Artwork of the month

May 2019 Decorative Arts

An incense boat in Limoges enamel

This small incense boat in champlevé enamel combines the elegance of its form, evoking that of a ship, with half-vegetal, half-fantastic ornamentation, characteristic of 13th century Limoges work. Few liturgical objects of this type, subject to intensive usage, have survived to the present day. The rarity of this small incense boat, as well as its state of conservation, incite us to explore the secrets of its manufacture and the various stages in its journey from Limoges to Geneva.

See the artwork in the collection

Incense boat
Limoges, 13th century
Partially gilt and champlevé enamelled copper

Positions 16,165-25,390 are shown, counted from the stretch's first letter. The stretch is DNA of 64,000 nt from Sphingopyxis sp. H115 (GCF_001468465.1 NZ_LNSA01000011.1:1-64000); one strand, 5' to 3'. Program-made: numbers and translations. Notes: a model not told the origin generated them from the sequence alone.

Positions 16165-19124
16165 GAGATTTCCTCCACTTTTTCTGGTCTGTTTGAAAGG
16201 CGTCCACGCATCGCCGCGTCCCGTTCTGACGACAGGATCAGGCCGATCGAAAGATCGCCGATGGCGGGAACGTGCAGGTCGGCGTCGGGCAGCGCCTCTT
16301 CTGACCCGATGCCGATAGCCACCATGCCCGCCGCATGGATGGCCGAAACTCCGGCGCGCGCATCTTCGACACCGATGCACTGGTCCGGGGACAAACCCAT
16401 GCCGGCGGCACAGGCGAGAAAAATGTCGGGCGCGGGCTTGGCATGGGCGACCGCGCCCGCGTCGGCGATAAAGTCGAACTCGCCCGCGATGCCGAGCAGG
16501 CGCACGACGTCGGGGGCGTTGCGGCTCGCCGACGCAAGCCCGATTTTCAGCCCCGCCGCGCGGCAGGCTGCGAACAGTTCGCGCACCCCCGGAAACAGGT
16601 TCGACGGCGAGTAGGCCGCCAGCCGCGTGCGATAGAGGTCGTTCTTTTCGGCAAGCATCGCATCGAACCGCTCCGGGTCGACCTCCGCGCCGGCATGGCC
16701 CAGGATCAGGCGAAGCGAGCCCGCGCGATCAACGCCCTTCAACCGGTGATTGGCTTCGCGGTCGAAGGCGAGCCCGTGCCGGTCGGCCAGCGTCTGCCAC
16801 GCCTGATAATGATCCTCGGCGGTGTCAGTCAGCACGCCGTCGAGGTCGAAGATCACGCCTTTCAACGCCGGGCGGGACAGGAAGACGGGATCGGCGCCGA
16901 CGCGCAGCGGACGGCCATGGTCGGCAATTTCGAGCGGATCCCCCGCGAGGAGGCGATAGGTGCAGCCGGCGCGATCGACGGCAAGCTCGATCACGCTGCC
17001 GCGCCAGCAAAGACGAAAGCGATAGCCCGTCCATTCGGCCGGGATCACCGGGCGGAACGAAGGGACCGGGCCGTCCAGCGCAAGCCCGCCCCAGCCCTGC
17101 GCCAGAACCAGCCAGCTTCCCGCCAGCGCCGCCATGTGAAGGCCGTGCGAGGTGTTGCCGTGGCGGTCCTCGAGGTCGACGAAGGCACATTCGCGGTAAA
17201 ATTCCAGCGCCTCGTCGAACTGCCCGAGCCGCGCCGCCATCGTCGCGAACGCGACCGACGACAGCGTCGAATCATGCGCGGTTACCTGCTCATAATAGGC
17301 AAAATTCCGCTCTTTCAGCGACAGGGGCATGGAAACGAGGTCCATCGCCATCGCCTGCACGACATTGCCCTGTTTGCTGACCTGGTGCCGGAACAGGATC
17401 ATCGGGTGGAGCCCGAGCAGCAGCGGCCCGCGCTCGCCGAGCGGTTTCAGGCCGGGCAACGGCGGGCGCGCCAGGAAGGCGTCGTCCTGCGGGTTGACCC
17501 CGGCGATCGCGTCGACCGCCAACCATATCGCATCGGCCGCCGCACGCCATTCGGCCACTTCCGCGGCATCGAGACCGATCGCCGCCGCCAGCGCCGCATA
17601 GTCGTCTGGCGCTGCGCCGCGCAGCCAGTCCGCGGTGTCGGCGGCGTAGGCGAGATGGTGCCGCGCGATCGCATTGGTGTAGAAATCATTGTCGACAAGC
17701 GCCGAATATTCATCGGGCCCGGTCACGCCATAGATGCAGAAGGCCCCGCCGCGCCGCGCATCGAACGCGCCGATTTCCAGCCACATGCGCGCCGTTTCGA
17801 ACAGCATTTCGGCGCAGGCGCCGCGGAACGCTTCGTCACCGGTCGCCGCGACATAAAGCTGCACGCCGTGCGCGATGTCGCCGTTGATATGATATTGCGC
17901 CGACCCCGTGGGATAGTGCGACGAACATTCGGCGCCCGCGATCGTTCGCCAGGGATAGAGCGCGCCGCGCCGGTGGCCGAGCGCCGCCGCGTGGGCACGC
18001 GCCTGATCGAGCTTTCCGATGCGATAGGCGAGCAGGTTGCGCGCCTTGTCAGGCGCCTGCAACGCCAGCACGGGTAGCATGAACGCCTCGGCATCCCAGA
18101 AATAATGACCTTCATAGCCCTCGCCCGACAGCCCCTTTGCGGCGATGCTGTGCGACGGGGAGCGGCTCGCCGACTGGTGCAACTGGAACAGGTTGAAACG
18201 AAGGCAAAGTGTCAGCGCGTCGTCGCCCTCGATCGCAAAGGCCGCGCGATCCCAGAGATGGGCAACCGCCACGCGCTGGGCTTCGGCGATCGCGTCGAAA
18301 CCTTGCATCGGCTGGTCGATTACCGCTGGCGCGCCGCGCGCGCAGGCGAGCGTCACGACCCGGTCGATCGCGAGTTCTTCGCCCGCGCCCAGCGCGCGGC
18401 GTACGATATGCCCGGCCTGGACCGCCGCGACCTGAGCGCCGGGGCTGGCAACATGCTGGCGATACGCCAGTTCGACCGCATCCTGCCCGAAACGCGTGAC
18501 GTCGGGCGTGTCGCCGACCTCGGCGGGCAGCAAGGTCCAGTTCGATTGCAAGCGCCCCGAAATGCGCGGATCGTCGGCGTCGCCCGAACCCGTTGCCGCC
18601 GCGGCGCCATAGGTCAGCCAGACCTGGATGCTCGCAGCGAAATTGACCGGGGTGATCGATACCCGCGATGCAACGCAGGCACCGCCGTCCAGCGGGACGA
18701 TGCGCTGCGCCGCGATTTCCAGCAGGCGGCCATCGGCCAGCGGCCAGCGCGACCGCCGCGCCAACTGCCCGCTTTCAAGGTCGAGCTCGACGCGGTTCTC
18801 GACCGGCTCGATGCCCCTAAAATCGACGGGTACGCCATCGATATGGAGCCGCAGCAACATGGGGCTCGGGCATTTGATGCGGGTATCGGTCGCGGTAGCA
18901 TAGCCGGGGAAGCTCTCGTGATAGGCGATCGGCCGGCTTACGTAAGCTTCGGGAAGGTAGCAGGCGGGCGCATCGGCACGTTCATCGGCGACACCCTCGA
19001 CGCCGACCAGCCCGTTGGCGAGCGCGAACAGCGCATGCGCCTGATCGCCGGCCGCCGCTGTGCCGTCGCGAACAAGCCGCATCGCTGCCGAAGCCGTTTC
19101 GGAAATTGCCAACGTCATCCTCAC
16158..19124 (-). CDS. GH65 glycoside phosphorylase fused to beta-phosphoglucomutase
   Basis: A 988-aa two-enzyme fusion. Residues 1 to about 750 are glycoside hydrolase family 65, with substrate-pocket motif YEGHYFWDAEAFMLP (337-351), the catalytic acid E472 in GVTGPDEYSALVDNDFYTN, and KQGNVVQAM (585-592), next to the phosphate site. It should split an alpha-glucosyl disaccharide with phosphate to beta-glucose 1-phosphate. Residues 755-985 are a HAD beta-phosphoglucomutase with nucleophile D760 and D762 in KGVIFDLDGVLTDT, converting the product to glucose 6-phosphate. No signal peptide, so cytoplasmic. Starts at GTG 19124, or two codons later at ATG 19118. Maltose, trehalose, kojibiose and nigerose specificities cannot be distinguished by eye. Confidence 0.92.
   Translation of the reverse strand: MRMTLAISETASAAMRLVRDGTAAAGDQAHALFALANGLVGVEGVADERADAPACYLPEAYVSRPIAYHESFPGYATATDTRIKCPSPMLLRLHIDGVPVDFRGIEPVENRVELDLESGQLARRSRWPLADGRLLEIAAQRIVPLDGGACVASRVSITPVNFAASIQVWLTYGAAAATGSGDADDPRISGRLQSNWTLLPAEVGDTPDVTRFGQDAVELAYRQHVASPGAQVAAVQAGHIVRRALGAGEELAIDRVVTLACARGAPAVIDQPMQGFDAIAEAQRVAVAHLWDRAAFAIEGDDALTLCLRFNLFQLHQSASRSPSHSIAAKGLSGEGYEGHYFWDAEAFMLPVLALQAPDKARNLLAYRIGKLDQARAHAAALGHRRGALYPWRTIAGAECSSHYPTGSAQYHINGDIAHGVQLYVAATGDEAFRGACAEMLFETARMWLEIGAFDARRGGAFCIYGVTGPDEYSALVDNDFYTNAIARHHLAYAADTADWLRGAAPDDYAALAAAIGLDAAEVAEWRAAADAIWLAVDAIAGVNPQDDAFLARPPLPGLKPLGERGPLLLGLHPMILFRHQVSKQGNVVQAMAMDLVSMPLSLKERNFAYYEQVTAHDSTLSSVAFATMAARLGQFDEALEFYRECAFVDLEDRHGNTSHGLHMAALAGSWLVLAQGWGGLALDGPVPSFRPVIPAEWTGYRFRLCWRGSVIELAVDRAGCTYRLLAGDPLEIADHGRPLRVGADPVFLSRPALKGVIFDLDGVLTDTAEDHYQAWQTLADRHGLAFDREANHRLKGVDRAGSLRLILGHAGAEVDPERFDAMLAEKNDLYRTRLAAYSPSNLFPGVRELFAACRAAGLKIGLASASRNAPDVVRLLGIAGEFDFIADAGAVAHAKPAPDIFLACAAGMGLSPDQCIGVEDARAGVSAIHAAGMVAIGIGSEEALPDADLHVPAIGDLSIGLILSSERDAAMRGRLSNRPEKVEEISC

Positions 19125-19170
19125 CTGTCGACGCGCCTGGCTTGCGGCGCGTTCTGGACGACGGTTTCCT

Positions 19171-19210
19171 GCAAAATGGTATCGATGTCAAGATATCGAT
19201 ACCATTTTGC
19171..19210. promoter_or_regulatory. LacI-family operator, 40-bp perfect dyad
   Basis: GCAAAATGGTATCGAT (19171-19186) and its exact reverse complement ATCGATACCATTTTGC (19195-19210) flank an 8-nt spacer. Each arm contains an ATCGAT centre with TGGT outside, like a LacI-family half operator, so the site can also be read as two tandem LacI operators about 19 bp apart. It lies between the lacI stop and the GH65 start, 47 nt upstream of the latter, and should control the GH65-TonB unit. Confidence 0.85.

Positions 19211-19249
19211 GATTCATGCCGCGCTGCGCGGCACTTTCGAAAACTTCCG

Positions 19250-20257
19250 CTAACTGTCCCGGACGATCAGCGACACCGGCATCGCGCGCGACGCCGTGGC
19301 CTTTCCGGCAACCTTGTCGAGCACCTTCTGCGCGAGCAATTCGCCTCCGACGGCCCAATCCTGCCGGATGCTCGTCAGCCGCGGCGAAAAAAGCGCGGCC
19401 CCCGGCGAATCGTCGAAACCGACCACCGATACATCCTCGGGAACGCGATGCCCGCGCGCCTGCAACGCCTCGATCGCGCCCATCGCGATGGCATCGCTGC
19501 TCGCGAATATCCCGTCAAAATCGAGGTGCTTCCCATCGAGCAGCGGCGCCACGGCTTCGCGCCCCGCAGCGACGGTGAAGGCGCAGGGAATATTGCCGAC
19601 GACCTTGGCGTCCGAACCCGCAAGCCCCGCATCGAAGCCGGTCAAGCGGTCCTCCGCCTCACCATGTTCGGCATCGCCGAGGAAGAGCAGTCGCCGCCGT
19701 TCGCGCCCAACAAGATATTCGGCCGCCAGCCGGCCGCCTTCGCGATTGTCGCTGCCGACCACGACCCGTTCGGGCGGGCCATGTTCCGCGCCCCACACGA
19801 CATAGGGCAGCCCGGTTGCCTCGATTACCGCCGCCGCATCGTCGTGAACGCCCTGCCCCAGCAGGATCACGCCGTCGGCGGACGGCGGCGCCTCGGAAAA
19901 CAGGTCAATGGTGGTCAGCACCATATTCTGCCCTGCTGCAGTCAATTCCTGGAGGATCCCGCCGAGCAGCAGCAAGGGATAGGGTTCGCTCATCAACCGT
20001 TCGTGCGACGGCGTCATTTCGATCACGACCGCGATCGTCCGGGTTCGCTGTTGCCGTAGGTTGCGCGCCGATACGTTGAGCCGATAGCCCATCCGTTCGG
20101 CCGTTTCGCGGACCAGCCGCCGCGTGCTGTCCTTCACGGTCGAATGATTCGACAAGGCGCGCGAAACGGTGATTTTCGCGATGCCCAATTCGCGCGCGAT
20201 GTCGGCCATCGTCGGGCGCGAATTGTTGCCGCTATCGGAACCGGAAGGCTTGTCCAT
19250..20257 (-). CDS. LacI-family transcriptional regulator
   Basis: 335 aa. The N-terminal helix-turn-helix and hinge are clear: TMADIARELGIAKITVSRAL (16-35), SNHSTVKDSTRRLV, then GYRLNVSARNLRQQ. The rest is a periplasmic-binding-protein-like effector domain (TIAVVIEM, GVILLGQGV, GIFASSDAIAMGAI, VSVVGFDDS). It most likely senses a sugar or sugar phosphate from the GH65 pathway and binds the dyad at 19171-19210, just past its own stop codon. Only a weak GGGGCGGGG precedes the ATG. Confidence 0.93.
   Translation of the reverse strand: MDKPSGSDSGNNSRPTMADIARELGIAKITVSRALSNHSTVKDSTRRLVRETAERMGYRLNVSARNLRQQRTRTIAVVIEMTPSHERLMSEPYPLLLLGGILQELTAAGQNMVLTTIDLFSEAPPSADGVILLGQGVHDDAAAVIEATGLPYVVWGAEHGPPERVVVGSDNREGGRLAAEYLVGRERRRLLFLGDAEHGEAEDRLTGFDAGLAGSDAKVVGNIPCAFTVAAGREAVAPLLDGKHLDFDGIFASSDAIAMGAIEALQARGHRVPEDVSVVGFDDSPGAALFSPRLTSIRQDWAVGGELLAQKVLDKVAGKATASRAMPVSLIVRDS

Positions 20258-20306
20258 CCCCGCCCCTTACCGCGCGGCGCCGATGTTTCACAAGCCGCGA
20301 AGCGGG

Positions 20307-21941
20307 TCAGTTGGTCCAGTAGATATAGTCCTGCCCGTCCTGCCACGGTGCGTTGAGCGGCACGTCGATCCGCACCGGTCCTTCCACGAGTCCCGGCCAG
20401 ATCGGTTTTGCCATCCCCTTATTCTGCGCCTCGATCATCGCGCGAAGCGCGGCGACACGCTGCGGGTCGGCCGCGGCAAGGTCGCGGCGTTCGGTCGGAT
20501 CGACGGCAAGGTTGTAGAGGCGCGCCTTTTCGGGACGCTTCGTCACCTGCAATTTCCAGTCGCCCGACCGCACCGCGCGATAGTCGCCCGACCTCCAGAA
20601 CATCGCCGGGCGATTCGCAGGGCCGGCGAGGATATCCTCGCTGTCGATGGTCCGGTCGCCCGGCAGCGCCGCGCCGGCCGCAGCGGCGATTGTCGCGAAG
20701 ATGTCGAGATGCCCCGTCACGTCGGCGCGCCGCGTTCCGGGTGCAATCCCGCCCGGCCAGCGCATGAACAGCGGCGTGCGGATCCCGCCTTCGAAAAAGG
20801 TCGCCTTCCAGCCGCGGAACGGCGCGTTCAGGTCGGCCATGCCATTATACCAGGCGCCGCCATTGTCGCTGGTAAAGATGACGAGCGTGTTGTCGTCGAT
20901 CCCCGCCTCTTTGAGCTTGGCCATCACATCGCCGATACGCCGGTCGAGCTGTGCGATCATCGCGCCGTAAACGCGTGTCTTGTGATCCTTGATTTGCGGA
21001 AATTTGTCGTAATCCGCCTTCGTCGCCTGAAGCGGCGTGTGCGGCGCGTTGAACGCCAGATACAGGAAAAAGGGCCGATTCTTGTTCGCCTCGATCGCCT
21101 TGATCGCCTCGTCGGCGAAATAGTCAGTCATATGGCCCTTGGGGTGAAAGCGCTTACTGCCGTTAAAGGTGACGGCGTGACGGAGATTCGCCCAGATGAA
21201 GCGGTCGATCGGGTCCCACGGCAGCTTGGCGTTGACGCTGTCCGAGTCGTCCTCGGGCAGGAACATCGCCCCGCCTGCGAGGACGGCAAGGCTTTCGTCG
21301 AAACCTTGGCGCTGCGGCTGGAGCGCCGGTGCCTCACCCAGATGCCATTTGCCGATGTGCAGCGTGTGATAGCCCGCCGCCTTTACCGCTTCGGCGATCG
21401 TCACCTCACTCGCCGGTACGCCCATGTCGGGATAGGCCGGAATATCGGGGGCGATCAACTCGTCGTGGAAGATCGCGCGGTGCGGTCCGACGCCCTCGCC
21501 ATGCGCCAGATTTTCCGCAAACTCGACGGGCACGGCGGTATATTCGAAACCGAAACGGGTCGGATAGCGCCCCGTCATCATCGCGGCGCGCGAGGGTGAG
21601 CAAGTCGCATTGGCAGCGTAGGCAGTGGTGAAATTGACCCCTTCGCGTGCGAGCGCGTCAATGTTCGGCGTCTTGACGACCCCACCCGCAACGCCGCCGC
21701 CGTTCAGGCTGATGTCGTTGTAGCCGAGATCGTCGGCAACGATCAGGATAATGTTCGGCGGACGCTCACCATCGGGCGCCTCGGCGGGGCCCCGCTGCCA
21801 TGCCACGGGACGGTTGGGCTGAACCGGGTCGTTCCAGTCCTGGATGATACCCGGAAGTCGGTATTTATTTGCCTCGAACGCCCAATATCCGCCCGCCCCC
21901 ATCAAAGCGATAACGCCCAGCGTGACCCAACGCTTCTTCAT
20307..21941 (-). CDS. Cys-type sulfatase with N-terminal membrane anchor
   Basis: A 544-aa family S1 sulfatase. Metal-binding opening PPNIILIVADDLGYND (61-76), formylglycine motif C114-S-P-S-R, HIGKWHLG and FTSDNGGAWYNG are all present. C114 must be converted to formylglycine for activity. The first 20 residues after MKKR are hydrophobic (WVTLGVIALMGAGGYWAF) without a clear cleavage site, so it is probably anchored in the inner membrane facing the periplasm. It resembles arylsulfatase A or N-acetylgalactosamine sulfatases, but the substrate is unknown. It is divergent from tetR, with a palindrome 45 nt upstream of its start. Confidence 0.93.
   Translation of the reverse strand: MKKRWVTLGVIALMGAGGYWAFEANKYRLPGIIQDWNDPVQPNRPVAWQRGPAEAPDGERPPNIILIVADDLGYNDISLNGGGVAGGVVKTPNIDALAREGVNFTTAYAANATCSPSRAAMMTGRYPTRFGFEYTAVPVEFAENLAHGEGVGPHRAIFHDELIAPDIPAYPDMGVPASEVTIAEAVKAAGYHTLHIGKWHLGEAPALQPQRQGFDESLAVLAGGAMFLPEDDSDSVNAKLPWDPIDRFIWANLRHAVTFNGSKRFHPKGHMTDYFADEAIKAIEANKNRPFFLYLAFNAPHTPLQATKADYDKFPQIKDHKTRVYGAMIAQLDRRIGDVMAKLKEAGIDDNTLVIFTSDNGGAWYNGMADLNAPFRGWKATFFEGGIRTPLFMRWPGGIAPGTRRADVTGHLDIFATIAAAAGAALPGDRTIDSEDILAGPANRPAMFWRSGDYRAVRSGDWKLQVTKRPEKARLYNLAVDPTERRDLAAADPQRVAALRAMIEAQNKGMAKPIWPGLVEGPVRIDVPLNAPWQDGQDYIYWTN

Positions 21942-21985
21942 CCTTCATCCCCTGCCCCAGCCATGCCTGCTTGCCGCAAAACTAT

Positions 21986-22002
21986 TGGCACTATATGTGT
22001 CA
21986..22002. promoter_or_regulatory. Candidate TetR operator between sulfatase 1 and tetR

8 x 21 x 9.5 cm

Ruiz collection, Madrid, until 1949
Ernest Brummer collection, New York, until 1979
Galerie Koller, Zurich, 17 October 1979, lot 234
Sotheby's, London, 6 July 2017, lot 7


© Fondation Gandur pour l’Art, Genève. Photographer: Thierry Ollivier

A liturgical function

This small, mandorla-shaped vessel in champlevé enamelled copper is particularly remarkable for its two-part lid. Separated by a central hinge, both sides are decorated with foliate scrolls in copper reserved on an enamelled ground, with an openwork knop on each half in the form of a coiled dragon. This ornamentation, half-vegetal, half-fantastic, extends along the two upcurving copper handles, slightly flattened at their ends, each evoking a reptile’s head. Covered by this lid and set on a low foot, the body has an oblong shape reminiscent of a ship’s hull, hence the name “navicula” (or "navette" from the French), meaning a small ship, also used to refer to this type of object.    

Fig. 1b © Fondation Gandur pour l’Art, Genève. Photographer: Thierry Ollivier
Fig 1c © Fondation Gandur pour l’Art, Genève. Photographer: Thierry Ollivier